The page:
“While the work I’m doing today is larger scale and in this case, higher concept, it’s still pure graffiti in many ways. The design we created for this New York installation is actually my name and tag. I’m always inspired by the original spirit of my art, which was rooted in hip-hop and graffiti.”

Since many years we follow French painter, photographer and video artist L’Atlas for some good reason. He studied calligraphy and typography and made a name for himself by combining calligraphy, graffiti, geometry and text. ATLAS is an artist that should be kept an eye on.We decided to feature him at our web series STREET ATELIER in cooperation with ARTE CREATIVE!

“For several years, I’ve been trying to fill the space of my paintings playing on the balance between full and empty. I was first inspired by the oriental calligraphic proportions, where white takes three quarters of the space and black one quarter. Then black and white were adjusted to take each half of the space in my paintings. The eye is then asked to read both the full and the empty. It is for this reason that my paintings were at that stage hybrid: they belong to both the history of calligraphy and the kinetic art. I subsequently screened the full and the void with square grids to blur the readability of the word and, in parallel, to increase the retinal vibration. With hindsight or through photography, the eye sees the ideogram appear and remain, according to the recurring formal structure of my name written this way.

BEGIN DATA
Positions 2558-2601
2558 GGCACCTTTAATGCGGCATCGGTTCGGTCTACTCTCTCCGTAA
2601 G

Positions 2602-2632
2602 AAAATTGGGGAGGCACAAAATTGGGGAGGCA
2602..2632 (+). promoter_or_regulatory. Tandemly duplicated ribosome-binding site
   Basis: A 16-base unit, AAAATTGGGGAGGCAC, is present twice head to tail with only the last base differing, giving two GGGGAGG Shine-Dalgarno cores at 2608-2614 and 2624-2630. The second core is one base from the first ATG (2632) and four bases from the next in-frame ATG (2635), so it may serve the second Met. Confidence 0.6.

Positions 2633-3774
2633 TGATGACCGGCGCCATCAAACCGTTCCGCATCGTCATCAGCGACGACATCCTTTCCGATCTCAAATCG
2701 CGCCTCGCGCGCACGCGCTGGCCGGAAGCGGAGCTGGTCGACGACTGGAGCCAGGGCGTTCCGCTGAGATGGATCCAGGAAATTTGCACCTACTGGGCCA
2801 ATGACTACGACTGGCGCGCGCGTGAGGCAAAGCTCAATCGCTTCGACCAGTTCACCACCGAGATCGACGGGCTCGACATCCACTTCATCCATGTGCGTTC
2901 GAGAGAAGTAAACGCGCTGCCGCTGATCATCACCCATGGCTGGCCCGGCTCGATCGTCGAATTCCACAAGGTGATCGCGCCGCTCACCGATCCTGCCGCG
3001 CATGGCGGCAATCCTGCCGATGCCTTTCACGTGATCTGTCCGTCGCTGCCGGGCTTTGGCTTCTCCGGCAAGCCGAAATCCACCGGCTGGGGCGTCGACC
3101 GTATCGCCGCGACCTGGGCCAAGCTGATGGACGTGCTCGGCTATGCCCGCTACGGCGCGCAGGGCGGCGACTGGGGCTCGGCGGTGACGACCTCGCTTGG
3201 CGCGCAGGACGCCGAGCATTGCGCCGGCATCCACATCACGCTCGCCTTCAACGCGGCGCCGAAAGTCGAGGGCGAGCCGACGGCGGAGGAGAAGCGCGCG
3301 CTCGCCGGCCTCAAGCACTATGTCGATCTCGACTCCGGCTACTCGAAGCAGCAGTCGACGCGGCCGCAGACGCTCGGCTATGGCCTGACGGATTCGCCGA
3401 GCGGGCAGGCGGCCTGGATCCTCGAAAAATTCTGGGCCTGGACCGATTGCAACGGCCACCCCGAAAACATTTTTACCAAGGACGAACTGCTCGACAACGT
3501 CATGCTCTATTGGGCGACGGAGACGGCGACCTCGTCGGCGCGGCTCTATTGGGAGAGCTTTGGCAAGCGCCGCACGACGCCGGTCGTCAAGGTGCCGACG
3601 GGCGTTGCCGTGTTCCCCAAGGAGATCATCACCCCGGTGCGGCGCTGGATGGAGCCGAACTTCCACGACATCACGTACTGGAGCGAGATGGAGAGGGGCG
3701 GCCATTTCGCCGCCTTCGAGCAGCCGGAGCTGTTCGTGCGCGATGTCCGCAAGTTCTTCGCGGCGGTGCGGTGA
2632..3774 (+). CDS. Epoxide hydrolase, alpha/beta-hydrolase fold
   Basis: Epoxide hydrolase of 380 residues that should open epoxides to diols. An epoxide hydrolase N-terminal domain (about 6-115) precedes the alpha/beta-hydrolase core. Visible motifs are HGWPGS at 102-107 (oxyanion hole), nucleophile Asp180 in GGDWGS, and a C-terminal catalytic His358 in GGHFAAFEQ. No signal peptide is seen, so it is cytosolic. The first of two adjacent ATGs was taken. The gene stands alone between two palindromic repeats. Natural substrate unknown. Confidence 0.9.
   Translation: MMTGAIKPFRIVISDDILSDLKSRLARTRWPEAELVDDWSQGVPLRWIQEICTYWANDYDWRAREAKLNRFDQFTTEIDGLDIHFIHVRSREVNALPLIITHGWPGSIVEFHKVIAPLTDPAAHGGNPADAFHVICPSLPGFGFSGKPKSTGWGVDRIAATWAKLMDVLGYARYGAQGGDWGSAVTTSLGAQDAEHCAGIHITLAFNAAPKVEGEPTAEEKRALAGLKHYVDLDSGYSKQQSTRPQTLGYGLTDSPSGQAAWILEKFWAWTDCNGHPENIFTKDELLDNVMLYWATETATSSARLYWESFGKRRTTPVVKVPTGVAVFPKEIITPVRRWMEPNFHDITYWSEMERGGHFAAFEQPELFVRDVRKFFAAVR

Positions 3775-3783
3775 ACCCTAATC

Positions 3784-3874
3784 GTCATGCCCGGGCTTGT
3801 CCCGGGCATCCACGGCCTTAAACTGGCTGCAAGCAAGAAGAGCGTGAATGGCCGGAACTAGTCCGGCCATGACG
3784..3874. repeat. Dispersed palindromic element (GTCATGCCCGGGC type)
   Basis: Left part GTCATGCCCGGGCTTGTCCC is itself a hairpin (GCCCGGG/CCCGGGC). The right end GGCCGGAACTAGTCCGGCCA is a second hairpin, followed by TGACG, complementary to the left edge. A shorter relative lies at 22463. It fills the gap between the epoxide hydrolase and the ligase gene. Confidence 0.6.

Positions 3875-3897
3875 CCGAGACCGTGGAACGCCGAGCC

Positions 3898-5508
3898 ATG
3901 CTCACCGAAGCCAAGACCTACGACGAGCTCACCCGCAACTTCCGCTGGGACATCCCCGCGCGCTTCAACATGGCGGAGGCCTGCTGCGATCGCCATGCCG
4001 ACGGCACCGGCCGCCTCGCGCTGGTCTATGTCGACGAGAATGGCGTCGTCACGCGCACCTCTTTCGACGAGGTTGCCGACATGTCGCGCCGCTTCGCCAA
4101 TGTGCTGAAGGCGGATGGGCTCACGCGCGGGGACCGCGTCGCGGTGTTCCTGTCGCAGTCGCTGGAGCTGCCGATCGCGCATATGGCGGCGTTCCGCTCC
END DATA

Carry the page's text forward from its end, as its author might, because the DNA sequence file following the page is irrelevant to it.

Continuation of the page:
I play on mental structural persistence so from one canvas to another that the eye sees the pattern by superimposing a similar mnemonic form . To this I added different shades of gray to break the flatness often inflicted by the exclusive use of black and white. Gray softens the kinetic effect by increasing the spatial volume of the paint. Finally I realized when making my cryptograms that the steps were often richer, more complex and universal in their abstraction, than the final idea I had initially. It is for this reason that I decided to isolate some of these steps and present them as final works.

In the same spirit, I took away the letters of my name, leaving only two square grids extracted form the ciphertext. I can not go further in the work of the full. I work now by subtraction, to recover the void. Studies on paper of my cryptograms in black marker on screen-printed grilles are also a step in this direction.

By removing my name, I give away the narcissistic spirit of graffiti in favor of a work based on minimum geometric abstraction.

This is how I brought my painting from meticulous calligraphy to abstraction.”

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